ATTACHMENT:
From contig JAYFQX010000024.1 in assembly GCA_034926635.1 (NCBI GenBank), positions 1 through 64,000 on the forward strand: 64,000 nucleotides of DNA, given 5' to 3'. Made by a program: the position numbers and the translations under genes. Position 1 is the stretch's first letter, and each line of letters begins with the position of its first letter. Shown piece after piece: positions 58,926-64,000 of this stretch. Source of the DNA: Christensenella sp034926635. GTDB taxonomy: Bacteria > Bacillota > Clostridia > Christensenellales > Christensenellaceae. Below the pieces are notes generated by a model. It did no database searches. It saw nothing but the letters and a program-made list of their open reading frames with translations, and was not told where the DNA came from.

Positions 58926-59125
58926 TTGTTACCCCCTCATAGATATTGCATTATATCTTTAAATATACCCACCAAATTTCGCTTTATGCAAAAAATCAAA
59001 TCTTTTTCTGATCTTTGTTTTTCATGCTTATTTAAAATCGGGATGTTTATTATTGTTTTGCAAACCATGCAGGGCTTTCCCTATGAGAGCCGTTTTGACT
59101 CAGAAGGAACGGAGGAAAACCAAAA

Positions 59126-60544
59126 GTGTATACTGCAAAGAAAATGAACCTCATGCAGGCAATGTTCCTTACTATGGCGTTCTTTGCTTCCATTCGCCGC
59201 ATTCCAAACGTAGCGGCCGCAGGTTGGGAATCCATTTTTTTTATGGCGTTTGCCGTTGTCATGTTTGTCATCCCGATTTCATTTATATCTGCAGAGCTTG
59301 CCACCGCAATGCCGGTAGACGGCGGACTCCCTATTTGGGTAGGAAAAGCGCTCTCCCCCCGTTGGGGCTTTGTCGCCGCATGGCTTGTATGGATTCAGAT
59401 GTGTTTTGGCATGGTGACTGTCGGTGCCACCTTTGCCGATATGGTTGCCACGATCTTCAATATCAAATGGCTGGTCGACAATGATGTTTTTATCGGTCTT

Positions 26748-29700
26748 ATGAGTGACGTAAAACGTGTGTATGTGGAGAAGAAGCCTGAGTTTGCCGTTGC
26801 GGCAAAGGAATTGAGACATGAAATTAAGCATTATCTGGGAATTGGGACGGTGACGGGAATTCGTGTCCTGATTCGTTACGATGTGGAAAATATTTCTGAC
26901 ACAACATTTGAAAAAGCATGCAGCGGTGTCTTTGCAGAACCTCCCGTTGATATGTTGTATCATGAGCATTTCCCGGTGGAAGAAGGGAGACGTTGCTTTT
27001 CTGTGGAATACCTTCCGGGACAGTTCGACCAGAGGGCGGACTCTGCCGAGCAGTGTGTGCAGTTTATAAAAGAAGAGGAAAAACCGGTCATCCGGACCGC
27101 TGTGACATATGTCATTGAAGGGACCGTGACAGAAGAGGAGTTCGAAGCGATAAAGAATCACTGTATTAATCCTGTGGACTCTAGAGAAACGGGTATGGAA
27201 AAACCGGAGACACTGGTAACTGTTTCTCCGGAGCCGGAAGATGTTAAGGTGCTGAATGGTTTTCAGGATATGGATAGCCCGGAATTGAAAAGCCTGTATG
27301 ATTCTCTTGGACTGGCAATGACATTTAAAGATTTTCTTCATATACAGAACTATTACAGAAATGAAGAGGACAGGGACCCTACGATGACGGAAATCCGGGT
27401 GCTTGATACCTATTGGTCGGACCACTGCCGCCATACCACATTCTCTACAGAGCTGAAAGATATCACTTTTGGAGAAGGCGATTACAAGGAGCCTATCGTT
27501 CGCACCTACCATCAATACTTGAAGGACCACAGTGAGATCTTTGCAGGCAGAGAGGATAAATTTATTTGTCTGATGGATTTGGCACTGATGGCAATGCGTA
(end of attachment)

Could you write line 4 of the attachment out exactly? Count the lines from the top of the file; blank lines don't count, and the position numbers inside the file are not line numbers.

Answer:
59001 TCTTTTTCTGATCTTTGTTTTTCATGCTTATTTAAAATCGGGATGTTTATTATTGTTTTGCAAACCATGCAGGGCTTTCCCTATGAGAGCCGTTTTGACT